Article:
Raising the motivation and self-esteem of all learners by creating a climate for all talents to flourish: Developing empowerment for life
AbstractThe issues discussed in this article have arisen from 12 in-depth case studies of 'successful' schools in England, which were carried out during the academic year 2006/2007. However the practices that have emerged from these case studies are universally applicable when one analyses the factors that enabled learners to develop self-empowerment, sustained motivation, high self-esteem, and, vitally, the power to face life and career challenges. In terms of 'success', the case studies of the schools were analysed according to the values developed through the ethos of the schools, together with a range of strategies for personalising learning, and
providing students with open opportunities for 'living' learning experiences. A random sample of students who were interviewed expressed their sense of empowerment which flourished when they could articulate what they already knew, could negotiate what they needed to learn, and could discuss how they would approach their learning. Essentially the role of the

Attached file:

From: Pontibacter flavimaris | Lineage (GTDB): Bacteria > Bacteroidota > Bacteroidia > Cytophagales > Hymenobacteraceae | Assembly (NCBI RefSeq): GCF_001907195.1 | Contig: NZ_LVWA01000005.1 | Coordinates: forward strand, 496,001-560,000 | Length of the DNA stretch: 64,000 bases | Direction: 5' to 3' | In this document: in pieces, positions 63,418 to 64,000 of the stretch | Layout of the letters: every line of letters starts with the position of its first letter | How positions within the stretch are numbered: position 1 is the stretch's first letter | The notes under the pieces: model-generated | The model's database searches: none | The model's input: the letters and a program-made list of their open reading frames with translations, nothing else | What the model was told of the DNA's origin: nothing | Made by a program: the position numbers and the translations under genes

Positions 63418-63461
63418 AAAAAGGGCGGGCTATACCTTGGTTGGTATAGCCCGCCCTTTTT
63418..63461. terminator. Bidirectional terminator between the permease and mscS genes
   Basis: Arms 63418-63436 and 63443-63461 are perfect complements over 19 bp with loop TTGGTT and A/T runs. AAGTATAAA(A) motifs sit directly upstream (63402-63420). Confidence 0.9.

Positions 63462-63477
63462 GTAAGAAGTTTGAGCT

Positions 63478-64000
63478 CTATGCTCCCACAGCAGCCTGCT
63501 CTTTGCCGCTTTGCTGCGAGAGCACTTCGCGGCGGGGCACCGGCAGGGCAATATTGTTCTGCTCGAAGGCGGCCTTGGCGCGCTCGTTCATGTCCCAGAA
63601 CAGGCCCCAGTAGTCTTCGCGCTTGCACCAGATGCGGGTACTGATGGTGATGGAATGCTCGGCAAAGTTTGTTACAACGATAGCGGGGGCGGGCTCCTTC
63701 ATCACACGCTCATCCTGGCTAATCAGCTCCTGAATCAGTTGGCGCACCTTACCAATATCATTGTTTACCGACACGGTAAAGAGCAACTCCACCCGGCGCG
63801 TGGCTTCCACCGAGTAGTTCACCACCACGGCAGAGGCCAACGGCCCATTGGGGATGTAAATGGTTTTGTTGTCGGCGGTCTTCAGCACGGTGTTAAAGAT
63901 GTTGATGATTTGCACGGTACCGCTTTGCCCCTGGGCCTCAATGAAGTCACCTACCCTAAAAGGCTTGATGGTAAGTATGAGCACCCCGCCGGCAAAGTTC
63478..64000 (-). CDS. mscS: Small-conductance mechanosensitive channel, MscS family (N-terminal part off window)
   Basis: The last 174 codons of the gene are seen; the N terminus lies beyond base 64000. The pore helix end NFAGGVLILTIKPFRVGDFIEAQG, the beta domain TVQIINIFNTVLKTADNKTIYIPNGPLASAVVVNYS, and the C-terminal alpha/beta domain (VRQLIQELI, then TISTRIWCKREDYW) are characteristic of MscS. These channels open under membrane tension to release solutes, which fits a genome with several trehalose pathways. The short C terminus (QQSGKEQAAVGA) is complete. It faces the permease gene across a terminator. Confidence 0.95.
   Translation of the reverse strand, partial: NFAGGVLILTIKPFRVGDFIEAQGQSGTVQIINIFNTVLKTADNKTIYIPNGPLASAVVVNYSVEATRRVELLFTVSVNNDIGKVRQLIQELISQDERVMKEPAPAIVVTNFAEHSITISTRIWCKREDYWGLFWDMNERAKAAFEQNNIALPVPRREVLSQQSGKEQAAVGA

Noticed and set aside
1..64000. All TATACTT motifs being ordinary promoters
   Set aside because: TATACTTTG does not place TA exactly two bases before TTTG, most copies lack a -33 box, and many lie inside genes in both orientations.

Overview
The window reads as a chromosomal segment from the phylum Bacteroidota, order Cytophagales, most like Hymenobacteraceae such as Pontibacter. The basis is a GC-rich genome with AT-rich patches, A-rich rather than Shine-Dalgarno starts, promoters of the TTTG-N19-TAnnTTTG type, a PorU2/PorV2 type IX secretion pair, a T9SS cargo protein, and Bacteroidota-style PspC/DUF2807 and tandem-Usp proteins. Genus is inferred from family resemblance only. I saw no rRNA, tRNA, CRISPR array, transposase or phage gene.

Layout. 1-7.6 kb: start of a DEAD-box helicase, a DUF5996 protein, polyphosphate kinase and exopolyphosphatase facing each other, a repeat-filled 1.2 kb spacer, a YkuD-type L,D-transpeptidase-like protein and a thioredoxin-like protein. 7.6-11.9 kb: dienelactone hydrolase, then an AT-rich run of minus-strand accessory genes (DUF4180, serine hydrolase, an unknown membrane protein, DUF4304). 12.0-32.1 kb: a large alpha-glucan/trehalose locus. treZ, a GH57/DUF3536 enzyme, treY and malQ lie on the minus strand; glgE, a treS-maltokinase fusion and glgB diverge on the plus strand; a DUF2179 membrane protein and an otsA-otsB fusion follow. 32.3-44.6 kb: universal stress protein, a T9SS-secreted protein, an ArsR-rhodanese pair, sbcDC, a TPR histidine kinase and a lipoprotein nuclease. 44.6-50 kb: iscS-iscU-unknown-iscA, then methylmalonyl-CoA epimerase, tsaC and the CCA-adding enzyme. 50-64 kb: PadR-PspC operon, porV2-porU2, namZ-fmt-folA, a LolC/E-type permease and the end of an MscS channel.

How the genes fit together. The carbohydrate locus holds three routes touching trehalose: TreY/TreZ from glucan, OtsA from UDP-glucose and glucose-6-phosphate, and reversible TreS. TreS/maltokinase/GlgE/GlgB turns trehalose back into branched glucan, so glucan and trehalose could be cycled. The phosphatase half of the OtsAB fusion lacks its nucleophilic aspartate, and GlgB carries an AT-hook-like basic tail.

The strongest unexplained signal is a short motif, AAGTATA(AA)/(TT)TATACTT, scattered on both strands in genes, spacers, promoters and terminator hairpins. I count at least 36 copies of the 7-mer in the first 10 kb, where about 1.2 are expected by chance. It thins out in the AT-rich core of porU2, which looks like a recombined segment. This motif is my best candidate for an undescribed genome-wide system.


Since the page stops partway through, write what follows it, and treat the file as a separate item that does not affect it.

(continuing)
teacher changed: the role became not only that of a mentor with life experience, but also that of a co-learner extending personal knowledge and solving problems alongside the learner. The learners were engaged in real-life problem-solving that revolved around their personal and community problems and challenges, and their own life aspirations. In particular, the students were engaged at an early age with regard to career aspirations and possibilities. This article also considers the essential qualities of leadership and democratic participation that are vital in developing all 'living' learning; in making decisions; in ensuring flexibility of organisation; and the key importance of monitoring student development to ensure continuity and progression.